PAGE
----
Monthly Archives: April 2020

glittery wild west

I have recently read an article about California Gold Rush from my subscribed British history magazine with particular interest as it was somehow relatable to my own experience of being a recent single pioneer woman from the East to the West with new prospects for the future. Although the article was informative in unpicking the social manifest and latent dysfunctions of Gold Rush, there were also new and innovative modes of business as spearheaded by adventurously daring individuals who paved the way to the prosperity of the Wild West in years to come. 

Wells, Fargo & Company, founded by Henry Wells and William G. Fargo, started and prospered the West’s all-purpose business, consisting of transportation, security, and communication agents, buying gold from prospectors and selling them paper bank drafts and delivering the valuables and mail guarded by a hired detective against outlaws. Pony Express, founded by William Russell, Alexander Majors, and William B. Waddell, was the first express courier service in the U.S., delivering mail from California to New York in fifteen (15) days by dedicated excellent employees on horseback day and night until the transcontinental telegraph was established. And there’s the famed Levi Strauss, the founder of the iconic Strauss & Co., who made the first blue jeans for miners, cowboys, etc. 

California Gold Rush prompted a huge spike in the demand for changes in various sectors of the American society, which was an inevitable calling of the ethos, Manifest Destiny, and it also begot some of the most interesting and impressive enterprising spirits whose establishments are still among us and whose names are made into the history of the U.S. 

her epithet

 

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Nature paints her portrait in colors of contrarieties:

Quiet, Passionate, Ambitious, Acquiescent, Bold, Timid, Vivacious, Tenebrous, Temerarious, Solicitous, Pretty, Plain, Chaste, Covetous, Delicate, Wild, Conventional, Liberal, Fast in thoughts, Slow in words, Principled, Recalcitrant, Smart, Sophomoric, Young, Advanced, Equable, Volatile, Witty, Silly, Boring, Stimulating.

The colors changing, blending, creating in spades

Never dull her portrait of boundless varieties

Simulating and dissimulating in shades of her heart.

 

P.S.: I think to define a person’s character in black and white terms is unfair and erroneous in most of the times when you don’t know the person well enough to draw a picture of him or her. And I think it is from this immature understanding of a person that all kinds of personal conflict, ranging from racism to war, arise.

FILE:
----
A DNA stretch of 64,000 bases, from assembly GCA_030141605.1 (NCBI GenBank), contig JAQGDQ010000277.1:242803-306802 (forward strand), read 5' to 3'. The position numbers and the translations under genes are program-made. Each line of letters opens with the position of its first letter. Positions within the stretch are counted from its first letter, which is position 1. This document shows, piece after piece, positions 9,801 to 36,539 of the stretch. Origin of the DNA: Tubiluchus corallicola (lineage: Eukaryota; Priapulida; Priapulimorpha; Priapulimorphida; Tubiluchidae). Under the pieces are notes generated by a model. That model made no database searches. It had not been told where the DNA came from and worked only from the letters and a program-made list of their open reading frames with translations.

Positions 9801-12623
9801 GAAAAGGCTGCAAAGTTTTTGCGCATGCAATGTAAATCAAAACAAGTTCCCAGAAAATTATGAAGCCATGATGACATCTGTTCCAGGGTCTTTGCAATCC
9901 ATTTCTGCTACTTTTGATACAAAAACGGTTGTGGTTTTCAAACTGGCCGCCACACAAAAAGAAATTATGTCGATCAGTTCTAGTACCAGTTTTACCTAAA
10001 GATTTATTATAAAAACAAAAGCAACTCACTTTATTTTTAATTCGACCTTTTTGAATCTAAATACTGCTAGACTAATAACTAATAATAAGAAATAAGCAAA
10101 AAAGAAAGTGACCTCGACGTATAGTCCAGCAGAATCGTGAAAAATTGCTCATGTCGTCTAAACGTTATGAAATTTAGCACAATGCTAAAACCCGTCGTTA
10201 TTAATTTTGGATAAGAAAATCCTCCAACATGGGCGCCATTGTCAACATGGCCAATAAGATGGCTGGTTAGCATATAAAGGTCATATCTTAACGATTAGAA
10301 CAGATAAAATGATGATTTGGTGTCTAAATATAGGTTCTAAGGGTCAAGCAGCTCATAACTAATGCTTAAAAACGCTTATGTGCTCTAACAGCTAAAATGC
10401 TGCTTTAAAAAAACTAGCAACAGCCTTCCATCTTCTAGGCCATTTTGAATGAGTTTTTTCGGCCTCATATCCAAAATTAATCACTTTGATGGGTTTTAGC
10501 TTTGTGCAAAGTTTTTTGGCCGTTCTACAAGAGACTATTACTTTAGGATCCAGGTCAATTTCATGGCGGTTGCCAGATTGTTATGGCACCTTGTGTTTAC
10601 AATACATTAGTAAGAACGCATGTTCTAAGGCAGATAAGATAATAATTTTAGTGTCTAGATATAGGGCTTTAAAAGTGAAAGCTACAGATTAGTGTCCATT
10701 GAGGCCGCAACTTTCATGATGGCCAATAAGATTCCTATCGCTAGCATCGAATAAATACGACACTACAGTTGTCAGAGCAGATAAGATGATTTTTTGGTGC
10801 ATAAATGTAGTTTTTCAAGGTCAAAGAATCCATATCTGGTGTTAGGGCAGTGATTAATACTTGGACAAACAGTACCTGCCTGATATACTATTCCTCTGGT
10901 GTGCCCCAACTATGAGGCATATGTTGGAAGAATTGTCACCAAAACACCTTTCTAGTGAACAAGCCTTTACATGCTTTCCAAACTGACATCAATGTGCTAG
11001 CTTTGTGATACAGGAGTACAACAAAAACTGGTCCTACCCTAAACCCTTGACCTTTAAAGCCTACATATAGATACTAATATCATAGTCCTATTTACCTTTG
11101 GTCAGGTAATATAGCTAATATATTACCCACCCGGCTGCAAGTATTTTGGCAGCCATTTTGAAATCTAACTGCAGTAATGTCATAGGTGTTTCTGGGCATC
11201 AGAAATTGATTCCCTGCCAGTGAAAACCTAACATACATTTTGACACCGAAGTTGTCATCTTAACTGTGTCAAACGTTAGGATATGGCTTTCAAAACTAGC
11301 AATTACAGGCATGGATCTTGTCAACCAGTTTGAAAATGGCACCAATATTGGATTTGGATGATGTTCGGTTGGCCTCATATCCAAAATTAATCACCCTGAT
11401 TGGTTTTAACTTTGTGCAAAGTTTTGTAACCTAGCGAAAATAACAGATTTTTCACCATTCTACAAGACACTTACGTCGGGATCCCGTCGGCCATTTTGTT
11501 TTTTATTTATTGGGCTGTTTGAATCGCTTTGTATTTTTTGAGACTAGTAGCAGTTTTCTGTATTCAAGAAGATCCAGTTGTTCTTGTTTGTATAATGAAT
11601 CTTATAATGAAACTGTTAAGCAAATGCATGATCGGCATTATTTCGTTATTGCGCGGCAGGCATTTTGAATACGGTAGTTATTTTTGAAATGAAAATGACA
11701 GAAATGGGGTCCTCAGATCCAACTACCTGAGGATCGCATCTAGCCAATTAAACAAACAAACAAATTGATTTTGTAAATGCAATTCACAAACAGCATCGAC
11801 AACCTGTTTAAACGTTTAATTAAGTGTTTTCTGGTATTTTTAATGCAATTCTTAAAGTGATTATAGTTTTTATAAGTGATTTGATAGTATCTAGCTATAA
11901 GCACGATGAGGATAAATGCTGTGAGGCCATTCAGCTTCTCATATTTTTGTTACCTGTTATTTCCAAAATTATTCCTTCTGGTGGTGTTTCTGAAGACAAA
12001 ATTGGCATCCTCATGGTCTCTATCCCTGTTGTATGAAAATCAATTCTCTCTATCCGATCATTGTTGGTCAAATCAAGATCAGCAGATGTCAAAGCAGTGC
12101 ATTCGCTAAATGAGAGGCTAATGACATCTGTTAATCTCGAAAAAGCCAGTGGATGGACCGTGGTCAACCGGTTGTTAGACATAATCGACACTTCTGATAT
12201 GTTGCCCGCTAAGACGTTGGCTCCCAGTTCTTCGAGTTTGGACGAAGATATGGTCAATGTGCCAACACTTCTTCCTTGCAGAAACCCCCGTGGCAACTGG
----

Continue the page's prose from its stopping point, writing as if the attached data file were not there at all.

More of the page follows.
‘The Secret Diaries of Charlotte Brontë’, by Syrie James- review

The Secret Diaries of Charlotte BrontëThe Secret Diaries of Charlotte Brontë by Syrie James

My rating: 5 of 5 stars

Who would have thought that the woman with a calm and dainty exterior wrapped in an air of impeccable propriety was inwardly a passionate Dido, a willing Ariadne, and a beguiling Cleopatra?  Such a popularly conceived false shadow – by default of nature against her will – might have conveniently belied Truth and Nature of her substances to the eyes of the public, but her labors of love in the form of literary works bear the witness to the person of the Author. She is no less a person than Charlotte Bronte herself who created one of the most unforgettably iconic romantic characters of Jane Eyre, and who tells to readers of the millennium the stories of her own life in this beautiful and truthful The Secret Diaries of Charlotte Bronte by Syrie James.

The Secret Diaries of Charlotte Bronte is neither nonfiction nor fiction eulogizing the greatness of the literary Titaness in the English literature. In fact, it is this mysterious ambit of the genre that gives to the book the status fused with the whimsicality of cross-over nonfiction in the likeness of fiction that reads like an enchanting novel. Drawn on the original diaries, miscellany, and poems written by Charlotte Bronte in frequent collaboration with her equally gifted sisters Emily and Anne, James does a superb job of weaving a tale of her admired literary muse as an admiring votary into one fascinating tribute narrated by Bronte herself as though to render her poetic justice on the truth and beauty of her person which had been largely unrecognized, if not ignored, in the discourse of the tale. In fact, reading this book, you will find yourself reading a posthumously published work of Charlotte Bronte with the style of writing, the tone of the narrative, and the sequence of the story, all of which superbly resurrect the atmospheric ambiance of the 19th Century English province. In this magical craft of writing, you will see Charlotte in the humble personage write in an expense of will and emotions, pages after pages filling them with heartfelt words, producing beautiful melodies of her heart and the soul.